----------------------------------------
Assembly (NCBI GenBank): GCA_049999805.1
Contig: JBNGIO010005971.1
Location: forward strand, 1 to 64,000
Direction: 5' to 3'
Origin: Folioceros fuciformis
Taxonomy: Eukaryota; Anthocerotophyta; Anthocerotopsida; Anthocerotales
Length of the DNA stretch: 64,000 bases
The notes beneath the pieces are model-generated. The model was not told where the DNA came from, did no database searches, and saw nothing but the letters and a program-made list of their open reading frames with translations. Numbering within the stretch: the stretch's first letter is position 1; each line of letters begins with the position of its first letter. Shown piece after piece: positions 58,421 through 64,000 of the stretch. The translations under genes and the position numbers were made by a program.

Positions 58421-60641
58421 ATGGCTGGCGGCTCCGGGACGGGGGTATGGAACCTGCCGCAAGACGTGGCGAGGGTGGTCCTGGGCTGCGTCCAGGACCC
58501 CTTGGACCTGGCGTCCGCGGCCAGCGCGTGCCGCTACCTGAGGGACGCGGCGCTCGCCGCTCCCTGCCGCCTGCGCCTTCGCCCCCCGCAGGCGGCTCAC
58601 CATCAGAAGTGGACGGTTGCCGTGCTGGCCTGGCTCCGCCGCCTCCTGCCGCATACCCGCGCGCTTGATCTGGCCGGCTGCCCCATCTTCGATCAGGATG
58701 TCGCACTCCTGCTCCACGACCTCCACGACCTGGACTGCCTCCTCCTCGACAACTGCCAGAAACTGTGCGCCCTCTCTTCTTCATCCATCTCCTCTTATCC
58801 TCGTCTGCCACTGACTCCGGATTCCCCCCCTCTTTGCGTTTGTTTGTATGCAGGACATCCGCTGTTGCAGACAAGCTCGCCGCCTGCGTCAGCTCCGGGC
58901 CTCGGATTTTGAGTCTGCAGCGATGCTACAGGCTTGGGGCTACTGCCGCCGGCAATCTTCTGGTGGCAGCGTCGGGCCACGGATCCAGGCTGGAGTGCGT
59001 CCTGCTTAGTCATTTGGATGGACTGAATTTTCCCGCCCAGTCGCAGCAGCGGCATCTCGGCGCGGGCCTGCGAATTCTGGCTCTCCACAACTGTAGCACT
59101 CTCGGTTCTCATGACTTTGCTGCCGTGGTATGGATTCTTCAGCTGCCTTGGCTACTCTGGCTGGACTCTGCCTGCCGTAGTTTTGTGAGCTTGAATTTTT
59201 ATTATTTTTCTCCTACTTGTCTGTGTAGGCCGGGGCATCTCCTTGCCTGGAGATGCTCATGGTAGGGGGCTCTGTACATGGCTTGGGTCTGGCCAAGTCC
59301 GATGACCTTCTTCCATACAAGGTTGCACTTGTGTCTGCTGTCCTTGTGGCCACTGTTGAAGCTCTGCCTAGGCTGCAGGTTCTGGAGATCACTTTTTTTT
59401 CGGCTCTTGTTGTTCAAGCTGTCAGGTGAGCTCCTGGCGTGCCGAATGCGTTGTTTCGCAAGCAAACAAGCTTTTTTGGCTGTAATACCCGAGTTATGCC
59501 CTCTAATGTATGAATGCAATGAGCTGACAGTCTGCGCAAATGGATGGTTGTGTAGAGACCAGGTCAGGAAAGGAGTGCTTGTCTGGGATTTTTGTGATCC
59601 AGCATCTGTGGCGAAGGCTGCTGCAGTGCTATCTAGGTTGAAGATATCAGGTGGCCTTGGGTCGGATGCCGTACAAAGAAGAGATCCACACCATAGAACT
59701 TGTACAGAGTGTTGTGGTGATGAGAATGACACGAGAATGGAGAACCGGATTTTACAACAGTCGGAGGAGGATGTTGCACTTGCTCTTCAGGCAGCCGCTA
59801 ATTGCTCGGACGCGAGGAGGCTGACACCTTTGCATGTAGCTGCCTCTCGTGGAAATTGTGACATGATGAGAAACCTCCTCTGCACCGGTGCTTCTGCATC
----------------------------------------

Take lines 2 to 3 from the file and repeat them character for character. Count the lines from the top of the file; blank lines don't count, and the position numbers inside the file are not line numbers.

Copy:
Contig: JBNGIO010005971.1
Location: forward strand, 1 to 64,000